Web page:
‘Learning to drive’ movie.
(photo credit: PR)
American independent cinema is still on top of the world.
This year, indies feature prominently on the list of movies nominated for the Best Picture Oscar, including Boyhood, Whiplash, Birdman and The Grand Budapest Hotel. The Jerusalem Cinematheque celebrates the best in American independent films with its annual States of Mind festival, which runs from February 21 through the end of the month and features a number of movies that haven’t yet been released here.
All kinds of feature films, as well as documentaries, are included in this program. The independent film landscape has changed a great deal in recent years, and now indie films attract top-tier talent. Stars who are looking for strong scripts rather than big paychecks are as likely to turn up in these movies as are unknown young actors.
Two veteran Oscar winners – Al Pacino and Holly Hunter – star in Manglehorn, directed by David Gordon Green, who has made such cult favorites as Pineapple Express. Pacino plays a strange, lonely man who is trying to come to terms with the loss of an old love, and Hunter is a woman who may or may not bring new romance into his life.
Peace after Marriage is an outrageously funny comedy written, directed by and starring Ghazi Albuliwi, a Jordanian-born Palestinian stand-up comedian who has clearly been inspired by Woody Allen. He plays a Brooklyn would-be hipster named Arafat, who lives at home and finds solace in his porn collection. When he agrees to marry an Israeli woman who needs a Green Card, his parents are not pleased, to put it mildly, and try to break up the marriage. Albuliwi is not afraid to be politically incorrect and actually attended the Jerusalem Jewish Film Festival last year, where his movie was the opening-night film.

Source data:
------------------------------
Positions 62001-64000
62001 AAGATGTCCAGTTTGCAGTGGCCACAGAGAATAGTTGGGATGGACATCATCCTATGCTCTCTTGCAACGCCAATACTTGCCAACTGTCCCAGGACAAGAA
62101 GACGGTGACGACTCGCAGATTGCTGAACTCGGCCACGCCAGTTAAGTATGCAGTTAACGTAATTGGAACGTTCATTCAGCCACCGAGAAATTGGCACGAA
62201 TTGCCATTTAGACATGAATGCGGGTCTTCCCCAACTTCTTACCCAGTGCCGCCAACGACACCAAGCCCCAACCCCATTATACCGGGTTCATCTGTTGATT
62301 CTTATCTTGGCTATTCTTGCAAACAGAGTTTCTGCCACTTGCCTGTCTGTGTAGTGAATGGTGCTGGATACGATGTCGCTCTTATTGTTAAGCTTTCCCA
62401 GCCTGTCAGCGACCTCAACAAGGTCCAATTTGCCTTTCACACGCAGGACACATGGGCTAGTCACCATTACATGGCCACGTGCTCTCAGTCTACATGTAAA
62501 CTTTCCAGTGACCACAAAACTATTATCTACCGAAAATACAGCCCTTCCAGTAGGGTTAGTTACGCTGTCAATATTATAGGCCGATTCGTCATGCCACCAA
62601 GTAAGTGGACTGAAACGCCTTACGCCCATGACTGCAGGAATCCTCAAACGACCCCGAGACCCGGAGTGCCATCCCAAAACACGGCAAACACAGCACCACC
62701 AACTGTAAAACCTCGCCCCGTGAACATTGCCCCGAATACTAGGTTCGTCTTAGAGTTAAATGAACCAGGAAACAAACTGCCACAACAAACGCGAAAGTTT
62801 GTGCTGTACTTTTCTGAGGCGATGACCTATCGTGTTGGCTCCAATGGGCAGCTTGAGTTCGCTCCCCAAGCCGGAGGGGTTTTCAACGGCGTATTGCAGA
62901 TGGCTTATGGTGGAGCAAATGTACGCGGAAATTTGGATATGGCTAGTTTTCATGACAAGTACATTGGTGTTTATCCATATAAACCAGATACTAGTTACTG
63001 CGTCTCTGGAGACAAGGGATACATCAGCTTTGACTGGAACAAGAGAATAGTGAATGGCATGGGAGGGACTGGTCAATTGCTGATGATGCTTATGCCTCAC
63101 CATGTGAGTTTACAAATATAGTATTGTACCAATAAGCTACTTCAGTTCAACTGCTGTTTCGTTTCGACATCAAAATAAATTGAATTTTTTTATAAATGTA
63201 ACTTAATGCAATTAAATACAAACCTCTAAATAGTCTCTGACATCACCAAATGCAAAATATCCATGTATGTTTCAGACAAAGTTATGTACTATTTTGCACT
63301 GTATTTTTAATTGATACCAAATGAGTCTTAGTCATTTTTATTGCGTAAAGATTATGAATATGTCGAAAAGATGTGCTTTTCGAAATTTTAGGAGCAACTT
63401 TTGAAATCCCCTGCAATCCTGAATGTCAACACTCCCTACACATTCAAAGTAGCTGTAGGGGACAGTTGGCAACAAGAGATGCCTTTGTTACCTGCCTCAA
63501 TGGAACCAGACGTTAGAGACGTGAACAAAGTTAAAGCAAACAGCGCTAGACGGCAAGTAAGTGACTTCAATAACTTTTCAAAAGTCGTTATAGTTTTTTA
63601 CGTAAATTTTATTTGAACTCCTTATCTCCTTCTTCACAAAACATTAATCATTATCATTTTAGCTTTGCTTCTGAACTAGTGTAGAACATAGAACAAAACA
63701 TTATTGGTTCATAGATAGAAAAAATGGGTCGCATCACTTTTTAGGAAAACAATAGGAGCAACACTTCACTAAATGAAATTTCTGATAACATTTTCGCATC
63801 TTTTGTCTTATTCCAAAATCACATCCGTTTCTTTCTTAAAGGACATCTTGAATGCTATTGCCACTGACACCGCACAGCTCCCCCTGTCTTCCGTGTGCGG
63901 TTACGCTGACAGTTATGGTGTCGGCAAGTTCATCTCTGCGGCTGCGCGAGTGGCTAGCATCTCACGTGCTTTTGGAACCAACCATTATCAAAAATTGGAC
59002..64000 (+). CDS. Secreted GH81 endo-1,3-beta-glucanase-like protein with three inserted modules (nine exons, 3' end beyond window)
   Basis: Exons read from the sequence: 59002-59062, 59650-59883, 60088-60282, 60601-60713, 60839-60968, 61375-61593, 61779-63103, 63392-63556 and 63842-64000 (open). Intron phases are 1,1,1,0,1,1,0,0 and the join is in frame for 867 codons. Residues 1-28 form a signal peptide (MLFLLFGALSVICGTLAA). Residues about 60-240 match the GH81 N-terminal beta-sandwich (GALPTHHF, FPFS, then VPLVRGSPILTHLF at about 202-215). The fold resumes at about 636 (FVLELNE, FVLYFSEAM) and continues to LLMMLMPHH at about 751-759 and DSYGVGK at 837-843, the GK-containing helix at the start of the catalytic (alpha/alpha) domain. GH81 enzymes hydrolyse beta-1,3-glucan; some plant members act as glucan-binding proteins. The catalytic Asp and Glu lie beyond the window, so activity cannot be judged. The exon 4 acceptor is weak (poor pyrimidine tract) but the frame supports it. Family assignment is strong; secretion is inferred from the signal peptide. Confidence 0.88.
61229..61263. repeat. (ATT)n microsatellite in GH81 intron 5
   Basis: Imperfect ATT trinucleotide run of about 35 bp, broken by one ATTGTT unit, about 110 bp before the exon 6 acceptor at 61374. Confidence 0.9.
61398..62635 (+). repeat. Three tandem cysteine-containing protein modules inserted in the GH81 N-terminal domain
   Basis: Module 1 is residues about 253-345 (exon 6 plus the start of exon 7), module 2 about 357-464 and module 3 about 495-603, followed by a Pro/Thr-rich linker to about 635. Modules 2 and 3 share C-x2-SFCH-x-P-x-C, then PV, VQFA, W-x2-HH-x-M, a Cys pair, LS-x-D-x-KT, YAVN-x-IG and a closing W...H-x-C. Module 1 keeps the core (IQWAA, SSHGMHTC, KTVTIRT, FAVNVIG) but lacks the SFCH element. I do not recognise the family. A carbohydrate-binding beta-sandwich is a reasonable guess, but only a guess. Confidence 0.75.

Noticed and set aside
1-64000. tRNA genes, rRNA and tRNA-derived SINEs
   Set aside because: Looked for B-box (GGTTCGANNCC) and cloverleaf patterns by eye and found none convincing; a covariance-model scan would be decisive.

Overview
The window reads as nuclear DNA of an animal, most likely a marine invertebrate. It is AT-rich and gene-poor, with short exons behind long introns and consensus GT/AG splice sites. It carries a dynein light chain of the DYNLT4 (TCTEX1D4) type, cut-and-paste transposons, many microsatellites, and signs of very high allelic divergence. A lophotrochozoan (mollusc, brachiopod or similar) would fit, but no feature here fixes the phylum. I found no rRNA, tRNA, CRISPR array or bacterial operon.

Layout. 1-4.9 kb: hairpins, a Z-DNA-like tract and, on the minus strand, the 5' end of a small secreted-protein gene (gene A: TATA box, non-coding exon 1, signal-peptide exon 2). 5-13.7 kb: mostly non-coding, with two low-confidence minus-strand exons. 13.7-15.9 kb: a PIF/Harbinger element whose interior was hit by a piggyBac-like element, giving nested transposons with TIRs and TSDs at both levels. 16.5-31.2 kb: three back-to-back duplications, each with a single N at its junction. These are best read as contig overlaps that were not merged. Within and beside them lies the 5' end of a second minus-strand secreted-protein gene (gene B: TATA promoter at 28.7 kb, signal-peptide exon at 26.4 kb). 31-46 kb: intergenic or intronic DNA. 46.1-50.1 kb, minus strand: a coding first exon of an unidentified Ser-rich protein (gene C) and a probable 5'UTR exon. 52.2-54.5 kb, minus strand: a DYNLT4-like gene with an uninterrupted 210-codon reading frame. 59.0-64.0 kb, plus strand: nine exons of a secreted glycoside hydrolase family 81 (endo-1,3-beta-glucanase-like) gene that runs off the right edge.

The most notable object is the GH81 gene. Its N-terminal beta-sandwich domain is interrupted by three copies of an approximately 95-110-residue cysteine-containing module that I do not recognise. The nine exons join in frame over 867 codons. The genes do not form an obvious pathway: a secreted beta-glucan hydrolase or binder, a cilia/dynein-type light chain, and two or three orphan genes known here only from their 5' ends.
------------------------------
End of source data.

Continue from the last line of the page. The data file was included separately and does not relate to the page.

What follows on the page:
Vera Farmiga and Andy Garcia are at the center of At Middleton, a dramedy about single parents taking their children on a college campus tour and find themselves drawn to each other.
Claudia Myers, who made the well-received 2006 film Kettle of Fish, has a new feature, Fort Bliss.
The movie, which is a festival favorite, has won awards all over the world. It stars Michelle Monaghan as a single mother who is a medic in the US army but finds that her tours of duty in Afghanistan take a toll on her relationship with her young son.
Ron Livingston, who played the guy who dumped Carrie via a post-it in Sex and the City, stars as the boy’s father.
Isabel Coixet, best known for My Life without Me, directed Learning to Drive. The movie stars Patricia Clarkson as Wendy, a literary critic whose marriage has just fallen apart. Her daughter (Grace Gummer, who in real life is Meryl Streep’s daughter) invites her to visit in Vermont, but there is no public transportation, and lifelong New Yorker Wendy must learn to drive first. Ben Kingsley plays her driving instructor, a Sikh from Pakistan who has his own troubles planning his upcoming wedding.
The two bond in unexpected ways.
Garrett Bradley’s feature-film debut Below Dreams is about rootless young people trying to connect in New York and New Orleans.
Two recent documentaries are also among the offerings. Nadja Oertelt and Anna Wexler co-directed Unorthodox, which chronicles Wexler’s journey from growing up an Orthodox Jew to living a secular life. She initially made her break from Orthodoxy with friends, but they returned to the fold. In the documentary, she tracks them down to talk to them about their decisions.
Advanced Style, directed by Lina Plioplyte, is a charming look at seven older New York fashionistas who find that dressing stylishly and not trying to look like a 20-year-old is the best revenge.
The States of Mind Film Festival is presented in partnership with the US Embassy and will run at the Tel Aviv, Haifa, Herzliya Cinematheques and the Holon Mediateque as well as at the Jerusalem Cinematheque.For more information, go to the website at http://statesofminds.org/.
To get more information and to buy tickets, go to the Jerusalem Cinematheque website at http://jercin.org.il/